Top tech companies are launching a bidding war for a massive Pentagon cloud contract, even as their workforces are pressing them to refuse all military work. In addition to the protests from employees, the bidding process for the Joint Enterprise Defense Infrastructure, or JEDI, contract is bogged down by infighting between traditional defense contractors and the big tech companies that threaten to edge them out of a lucrative business opportunity—and the Department of Defense worries that all of the controversy distracts from its objective of obtaining the same basic cloud computing capabilities already available for consumers, which it says are necessary to better protect soldiers’ lives on the battlefield.
Although DoD says it’s too early to predict the ultimate value of the contract, JEDI is estimated to be worth about $10 billion. The contract will be awarded for a two-year period, with options to renew for five years and then three years after that. The price-tag makes the JEDI contract tempting for even the largest of tech firms. (Google, for instance, announced in February that its cloud business earned more than $1 billion per quarter, while Amazon Web Services nets over $5 billion each quarter.) The company that wins the contract will also have a foot in the door for future Pentagon work, as the DoD looks to rapidly expand its artificial intelligence capabilities.
To secure the contract, cloud providers will need to meet requirements drafted by the Defense Digital Service, an agency created in 2015 to bring the Pentagon up to speed with the commercial tech industry. One of DDS’s successful initiatives was introducing the Defense Department to the concept of bug bounties—programs in which an agency hires friendly hackers to test their systems for vulnerabilities and financially rewards them for their findings. However, securing a cloud provider for the entire Defense Department is one of DDS’s largest undertakings to date.
IBM and Microsoft confirmed their interest in winning the JEDI contract, while Google declined to comment and Amazon did not respond to a request for comment. “We believe Microsoft’s unique hybrid approach delivers enterprise cloud capabilities from headquarters to the tactical edge and best supports the Department of Defense in advancing its mission,” Toni Townes-Whitley, Microsoft’s corporate vice president of worldwide public sector and industry, said in a statement.
The DoD has already issued two draft requests for proposals (RFPs). With the final request expected in early May, time is running out for contractors to change the DoD’s position that a single cloud provider will best serve its needs. The process, meanwhile, is overshadowed by a revolt among tech workers who believe that working with the Pentagon compromises their ethics.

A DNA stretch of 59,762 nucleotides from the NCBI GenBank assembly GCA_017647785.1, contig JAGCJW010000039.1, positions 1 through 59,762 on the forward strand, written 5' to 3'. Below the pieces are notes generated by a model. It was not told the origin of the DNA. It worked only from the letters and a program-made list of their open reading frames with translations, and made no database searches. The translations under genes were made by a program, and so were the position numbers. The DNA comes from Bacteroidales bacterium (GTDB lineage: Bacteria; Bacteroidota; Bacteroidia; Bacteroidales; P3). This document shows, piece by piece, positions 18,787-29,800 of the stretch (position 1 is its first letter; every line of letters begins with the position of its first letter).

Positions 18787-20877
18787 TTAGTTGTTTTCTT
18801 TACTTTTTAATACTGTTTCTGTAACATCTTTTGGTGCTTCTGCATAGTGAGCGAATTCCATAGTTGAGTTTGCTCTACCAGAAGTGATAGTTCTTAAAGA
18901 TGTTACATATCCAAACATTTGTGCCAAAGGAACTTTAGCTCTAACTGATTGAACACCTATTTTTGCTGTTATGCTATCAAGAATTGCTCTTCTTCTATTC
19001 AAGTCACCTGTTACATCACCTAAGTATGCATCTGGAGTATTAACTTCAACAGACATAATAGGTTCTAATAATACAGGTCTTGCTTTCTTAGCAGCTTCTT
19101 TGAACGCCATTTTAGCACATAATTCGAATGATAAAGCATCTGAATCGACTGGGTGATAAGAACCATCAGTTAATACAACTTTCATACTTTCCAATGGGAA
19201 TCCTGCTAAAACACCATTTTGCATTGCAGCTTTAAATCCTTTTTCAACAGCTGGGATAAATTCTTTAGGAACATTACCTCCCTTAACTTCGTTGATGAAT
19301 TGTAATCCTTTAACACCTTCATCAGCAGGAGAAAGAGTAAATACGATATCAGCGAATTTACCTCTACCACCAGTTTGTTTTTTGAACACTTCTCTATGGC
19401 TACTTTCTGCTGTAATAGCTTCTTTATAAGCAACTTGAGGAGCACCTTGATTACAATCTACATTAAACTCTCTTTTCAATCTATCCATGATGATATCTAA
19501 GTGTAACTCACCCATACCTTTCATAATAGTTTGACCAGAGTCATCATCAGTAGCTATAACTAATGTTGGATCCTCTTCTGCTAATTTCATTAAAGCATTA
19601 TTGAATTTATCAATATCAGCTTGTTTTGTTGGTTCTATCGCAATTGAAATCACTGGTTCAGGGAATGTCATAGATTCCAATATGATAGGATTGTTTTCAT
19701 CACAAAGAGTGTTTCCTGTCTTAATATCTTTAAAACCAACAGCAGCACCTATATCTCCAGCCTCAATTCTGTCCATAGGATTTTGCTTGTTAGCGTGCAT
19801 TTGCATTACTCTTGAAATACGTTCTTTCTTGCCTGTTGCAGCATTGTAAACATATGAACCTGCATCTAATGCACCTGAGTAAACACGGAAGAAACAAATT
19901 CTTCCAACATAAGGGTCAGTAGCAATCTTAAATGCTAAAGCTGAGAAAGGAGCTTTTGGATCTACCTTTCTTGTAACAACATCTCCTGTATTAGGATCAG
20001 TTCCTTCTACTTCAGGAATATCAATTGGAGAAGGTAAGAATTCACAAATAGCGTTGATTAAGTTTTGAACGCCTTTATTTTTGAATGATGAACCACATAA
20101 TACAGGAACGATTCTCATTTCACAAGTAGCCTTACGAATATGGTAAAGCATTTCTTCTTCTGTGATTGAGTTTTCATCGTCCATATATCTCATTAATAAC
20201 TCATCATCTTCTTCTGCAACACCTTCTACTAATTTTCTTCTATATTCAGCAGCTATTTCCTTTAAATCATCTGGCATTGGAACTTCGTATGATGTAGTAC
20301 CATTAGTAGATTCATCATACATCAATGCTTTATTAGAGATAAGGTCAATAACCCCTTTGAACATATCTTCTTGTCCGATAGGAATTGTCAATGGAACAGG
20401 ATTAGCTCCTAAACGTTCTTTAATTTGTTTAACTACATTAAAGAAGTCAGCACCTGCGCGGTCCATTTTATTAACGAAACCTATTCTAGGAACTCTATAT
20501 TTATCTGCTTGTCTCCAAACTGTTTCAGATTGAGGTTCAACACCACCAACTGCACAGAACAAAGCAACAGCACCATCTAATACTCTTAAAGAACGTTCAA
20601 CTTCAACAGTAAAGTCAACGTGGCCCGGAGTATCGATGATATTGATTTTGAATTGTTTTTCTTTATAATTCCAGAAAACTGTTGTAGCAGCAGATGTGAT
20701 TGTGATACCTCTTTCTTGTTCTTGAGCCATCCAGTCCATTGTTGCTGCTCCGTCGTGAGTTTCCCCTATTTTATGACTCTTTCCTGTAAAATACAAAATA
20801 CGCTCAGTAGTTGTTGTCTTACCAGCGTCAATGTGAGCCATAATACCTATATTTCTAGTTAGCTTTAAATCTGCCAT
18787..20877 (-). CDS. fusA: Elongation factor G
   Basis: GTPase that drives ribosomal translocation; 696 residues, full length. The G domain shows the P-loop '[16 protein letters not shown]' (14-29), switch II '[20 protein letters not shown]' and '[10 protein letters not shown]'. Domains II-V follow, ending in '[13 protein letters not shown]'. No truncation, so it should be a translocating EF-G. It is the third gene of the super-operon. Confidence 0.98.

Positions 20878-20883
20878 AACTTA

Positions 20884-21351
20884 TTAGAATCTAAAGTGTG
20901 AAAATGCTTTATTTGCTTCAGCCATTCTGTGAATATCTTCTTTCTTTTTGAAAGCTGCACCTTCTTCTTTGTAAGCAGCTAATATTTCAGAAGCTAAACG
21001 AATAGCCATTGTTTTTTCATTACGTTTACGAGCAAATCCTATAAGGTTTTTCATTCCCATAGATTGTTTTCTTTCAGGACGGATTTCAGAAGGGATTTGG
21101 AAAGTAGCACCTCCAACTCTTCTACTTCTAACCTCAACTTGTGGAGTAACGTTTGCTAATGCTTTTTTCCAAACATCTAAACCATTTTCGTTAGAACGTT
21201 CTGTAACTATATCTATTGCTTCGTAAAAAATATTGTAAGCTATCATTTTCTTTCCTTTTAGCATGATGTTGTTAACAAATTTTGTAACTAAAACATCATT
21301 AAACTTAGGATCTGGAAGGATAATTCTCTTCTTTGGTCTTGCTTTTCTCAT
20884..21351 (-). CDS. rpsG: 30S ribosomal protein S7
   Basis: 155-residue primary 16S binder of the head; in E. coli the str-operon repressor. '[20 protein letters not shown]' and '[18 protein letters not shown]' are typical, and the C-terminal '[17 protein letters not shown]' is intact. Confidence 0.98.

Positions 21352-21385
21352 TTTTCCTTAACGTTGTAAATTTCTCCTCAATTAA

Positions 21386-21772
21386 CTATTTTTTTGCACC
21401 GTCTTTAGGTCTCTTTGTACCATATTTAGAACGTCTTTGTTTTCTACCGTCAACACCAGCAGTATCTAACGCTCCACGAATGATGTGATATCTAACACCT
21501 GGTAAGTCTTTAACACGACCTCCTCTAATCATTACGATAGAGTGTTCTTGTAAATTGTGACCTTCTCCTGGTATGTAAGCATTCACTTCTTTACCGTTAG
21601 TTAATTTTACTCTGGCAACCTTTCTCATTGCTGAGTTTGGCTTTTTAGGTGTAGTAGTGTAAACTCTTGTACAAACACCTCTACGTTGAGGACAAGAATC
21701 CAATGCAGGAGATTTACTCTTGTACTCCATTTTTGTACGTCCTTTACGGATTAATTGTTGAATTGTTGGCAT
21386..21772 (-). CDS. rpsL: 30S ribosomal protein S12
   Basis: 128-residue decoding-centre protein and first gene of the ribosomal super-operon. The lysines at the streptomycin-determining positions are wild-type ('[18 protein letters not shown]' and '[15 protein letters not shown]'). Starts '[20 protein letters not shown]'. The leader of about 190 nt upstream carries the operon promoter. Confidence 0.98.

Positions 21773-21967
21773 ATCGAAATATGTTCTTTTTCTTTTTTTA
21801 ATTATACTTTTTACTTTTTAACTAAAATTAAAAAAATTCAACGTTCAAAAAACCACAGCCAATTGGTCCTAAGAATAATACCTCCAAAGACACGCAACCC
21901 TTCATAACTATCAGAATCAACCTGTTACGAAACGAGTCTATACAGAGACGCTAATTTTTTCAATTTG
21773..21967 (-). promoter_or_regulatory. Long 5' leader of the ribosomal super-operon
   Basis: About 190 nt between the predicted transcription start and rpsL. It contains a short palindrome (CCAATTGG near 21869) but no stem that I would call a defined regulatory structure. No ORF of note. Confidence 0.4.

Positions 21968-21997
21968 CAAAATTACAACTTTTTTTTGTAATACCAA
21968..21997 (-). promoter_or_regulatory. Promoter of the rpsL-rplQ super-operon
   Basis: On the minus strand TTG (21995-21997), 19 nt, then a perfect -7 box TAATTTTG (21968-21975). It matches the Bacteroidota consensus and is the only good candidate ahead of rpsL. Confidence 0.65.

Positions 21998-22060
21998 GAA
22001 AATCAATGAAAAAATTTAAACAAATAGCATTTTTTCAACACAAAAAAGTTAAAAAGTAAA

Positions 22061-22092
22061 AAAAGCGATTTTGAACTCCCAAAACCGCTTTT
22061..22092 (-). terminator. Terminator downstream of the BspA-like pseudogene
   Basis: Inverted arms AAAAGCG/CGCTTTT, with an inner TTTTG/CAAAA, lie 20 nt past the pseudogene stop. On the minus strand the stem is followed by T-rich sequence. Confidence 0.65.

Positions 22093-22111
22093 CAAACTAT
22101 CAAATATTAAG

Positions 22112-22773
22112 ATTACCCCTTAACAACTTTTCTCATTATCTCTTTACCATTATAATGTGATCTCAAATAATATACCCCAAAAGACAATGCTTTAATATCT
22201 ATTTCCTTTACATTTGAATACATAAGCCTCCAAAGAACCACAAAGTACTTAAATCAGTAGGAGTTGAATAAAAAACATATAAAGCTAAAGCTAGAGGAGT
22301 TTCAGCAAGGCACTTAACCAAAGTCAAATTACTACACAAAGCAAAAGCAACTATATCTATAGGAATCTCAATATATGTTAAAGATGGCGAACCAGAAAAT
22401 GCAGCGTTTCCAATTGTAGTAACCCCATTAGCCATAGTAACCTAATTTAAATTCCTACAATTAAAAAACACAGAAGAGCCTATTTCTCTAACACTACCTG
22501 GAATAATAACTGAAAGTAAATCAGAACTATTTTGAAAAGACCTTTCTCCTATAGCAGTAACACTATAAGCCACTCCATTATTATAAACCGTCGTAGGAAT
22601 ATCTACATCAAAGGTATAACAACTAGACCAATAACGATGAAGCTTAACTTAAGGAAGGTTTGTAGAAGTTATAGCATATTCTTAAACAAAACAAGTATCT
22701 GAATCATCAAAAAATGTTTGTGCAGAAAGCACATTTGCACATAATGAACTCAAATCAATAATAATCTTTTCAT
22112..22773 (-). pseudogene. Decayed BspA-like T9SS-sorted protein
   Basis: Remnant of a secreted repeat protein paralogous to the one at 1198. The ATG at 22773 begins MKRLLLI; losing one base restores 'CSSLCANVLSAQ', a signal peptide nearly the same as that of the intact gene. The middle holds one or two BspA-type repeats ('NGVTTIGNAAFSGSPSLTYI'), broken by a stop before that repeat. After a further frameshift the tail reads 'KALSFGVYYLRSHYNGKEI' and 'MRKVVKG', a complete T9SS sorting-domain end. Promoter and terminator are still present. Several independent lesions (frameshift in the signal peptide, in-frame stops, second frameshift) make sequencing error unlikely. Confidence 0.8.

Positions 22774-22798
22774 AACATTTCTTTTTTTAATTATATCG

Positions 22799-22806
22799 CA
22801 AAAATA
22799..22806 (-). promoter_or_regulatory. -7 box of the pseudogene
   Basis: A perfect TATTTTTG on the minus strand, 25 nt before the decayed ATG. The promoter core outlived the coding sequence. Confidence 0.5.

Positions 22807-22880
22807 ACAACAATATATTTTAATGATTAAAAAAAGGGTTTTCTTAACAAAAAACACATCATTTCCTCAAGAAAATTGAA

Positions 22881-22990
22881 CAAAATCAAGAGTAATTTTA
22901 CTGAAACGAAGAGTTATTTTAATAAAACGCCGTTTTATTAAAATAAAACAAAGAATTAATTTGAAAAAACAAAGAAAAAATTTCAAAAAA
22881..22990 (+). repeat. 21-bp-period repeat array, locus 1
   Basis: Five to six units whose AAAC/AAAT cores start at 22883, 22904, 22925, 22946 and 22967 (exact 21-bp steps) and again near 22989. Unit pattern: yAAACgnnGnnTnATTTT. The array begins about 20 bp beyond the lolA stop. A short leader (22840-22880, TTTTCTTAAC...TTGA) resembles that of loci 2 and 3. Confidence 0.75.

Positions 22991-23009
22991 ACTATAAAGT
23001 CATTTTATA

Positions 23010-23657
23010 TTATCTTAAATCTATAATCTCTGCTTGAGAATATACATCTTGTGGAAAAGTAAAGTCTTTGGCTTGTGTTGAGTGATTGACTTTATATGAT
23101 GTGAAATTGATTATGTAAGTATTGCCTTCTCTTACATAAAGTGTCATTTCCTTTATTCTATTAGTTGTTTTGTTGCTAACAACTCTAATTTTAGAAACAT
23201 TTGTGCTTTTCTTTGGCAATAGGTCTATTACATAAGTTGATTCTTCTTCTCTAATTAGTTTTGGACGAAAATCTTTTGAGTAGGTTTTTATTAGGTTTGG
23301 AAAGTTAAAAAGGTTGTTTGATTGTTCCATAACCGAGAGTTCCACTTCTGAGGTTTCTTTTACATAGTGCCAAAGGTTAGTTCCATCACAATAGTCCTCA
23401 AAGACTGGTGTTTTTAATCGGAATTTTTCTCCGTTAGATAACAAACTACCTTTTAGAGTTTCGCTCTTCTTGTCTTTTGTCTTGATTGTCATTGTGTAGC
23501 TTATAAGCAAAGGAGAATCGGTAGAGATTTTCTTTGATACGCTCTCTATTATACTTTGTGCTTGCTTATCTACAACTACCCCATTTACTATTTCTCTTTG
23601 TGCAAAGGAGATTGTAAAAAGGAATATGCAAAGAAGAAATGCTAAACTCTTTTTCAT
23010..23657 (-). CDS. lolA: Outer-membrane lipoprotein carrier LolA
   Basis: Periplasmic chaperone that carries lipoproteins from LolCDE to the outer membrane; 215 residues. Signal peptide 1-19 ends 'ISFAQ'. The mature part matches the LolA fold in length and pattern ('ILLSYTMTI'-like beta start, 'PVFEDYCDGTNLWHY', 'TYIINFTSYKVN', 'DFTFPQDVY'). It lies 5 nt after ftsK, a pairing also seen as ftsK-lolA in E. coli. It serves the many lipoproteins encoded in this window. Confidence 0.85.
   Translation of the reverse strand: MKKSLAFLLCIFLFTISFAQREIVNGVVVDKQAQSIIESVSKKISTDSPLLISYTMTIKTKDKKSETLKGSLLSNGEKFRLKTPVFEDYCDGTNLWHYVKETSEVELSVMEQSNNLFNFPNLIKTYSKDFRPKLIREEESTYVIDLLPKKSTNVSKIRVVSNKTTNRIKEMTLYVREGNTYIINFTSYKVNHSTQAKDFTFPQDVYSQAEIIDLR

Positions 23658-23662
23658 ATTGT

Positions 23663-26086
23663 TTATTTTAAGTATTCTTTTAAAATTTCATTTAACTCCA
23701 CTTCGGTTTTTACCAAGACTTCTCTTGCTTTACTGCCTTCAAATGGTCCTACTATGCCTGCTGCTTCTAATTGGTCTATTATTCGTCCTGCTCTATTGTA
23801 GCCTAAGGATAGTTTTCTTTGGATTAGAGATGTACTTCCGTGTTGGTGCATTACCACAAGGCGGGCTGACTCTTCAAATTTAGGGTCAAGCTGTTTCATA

DDS is staffed with former Silicon Valley types who’ve embarked on a tour of duty to help improve the government’s understanding of and access to technology. The military is woefully behind private industry when it comes to cloud technology, DDS says, and its current cloud solutions are no exception.
Tim Van Name, deputy director of DDS, recalled a recent visit to a military base in Germany. “On that base, it is faster to burn a presentation to a CD-ROM and drive it to the other side of the base than it is to put it on the infrastructure and have someone else access it,” he explained. That’s the norm rather the exception on many military bases, DoD says, and basic cloud capabilities are desperately needed in order to efficiently transfer essential files.
The JEDI contract will also set DoD on track to automate some of its analysis work. Analysts lose valuable time categorizing images by hand, a process that could easily be handled by commercially available software—even your iCloud account offers some basic image categorization features, for instance. Today, DoD linguists also translate mass amounts of documents—but the Department receives more documents on a daily basis than it has the human capacity to translate.
“We need natural language processing that can assist our linguists with triaging and prioritizing documents for translation. Commercially available software can be used against this problem, provided the Department has the right infrastructure capable of accessing the necessary training data, models, and documents,” Chris Lynch, director of DDS, explained.
DDS staffers have developed a stringent list of requirements that any cloud provider needs to meet in order to be eligible to compete for JEDI, and the agency seems intent on awarding the entire contract to a single provider, rather than splitting it up between several vendors. The acquisition process has been subsumed by controversy, as legacy government contractors go up against tech titans for the coveted contract. The DDS requirements have sent defense contractors and their lobbyists scrambling—an initial JEDI proposal received more than a thousand comments from industry representatives.